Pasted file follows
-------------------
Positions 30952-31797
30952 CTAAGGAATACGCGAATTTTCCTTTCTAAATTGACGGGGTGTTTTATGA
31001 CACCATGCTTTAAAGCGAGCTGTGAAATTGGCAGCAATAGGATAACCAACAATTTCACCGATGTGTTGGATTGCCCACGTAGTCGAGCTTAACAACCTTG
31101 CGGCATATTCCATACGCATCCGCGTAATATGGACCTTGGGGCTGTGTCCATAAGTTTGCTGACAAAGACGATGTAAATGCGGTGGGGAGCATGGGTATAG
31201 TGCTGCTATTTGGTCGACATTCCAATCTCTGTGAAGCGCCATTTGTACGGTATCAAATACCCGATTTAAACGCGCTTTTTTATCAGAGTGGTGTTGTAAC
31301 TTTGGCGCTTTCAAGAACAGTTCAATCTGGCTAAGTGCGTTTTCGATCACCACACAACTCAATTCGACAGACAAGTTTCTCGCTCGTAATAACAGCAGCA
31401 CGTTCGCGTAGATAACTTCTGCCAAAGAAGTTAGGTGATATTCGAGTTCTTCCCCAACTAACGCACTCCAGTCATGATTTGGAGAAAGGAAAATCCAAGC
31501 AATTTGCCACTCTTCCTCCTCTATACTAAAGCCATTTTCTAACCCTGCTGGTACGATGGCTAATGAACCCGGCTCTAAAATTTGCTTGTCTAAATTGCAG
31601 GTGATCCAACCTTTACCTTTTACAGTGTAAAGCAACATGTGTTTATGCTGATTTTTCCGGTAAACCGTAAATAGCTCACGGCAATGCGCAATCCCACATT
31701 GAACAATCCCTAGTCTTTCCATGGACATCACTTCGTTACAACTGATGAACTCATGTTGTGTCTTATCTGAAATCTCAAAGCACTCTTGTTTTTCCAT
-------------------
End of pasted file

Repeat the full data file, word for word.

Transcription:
Positions 30952-31797
30952 CTAAGGAATACGCGAATTTTCCTTTCTAAATTGACGGGGTGTTTTATGA
31001 CACCATGCTTTAAAGCGAGCTGTGAAATTGGCAGCAATAGGATAACCAACAATTTCACCGATGTGTTGGATTGCCCACGTAGTCGAGCTTAACAACCTTG
31101 CGGCATATTCCATACGCATCCGCGTAATATGGACCTTGGGGCTGTGTCCATAAGTTTGCTGACAAAGACGATGTAAATGCGGTGGGGAGCATGGGTATAG
31201 TGCTGCTATTTGGTCGACATTCCAATCTCTGTGAAGCGCCATTTGTACGGTATCAAATACCCGATTTAAACGCGCTTTTTTATCAGAGTGGTGTTGTAAC
31301 TTTGGCGCTTTCAAGAACAGTTCAATCTGGCTAAGTGCGTTTTCGATCACCACACAACTCAATTCGACAGACAAGTTTCTCGCTCGTAATAACAGCAGCA
31401 CGTTCGCGTAGATAACTTCTGCCAAAGAAGTTAGGTGATATTCGAGTTCTTCCCCAACTAACGCACTCCAGTCATGATTTGGAGAAAGGAAAATCCAAGC
31501 AATTTGCCACTCTTCCTCCTCTATACTAAAGCCATTTTCTAACCCTGCTGGTACGATGGCTAATGAACCCGGCTCTAAAATTTGCTTGTCTAAATTGCAG
31601 GTGATCCAACCTTTACCTTTTACAGTGTAAAGCAACATGTGTTTATGCTGATTTTTCCGGTAAACCGTAAATAGCTCACGGCAATGCGCAATCCCACATT
31701 GAACAATCCCTAGTCTTTCCATGGACATCACTTCGTTACAACTGATGAACTCATGTTGTGTCTTATCTGAAATCTCAAAGCACTCTTGTTTTTCCAT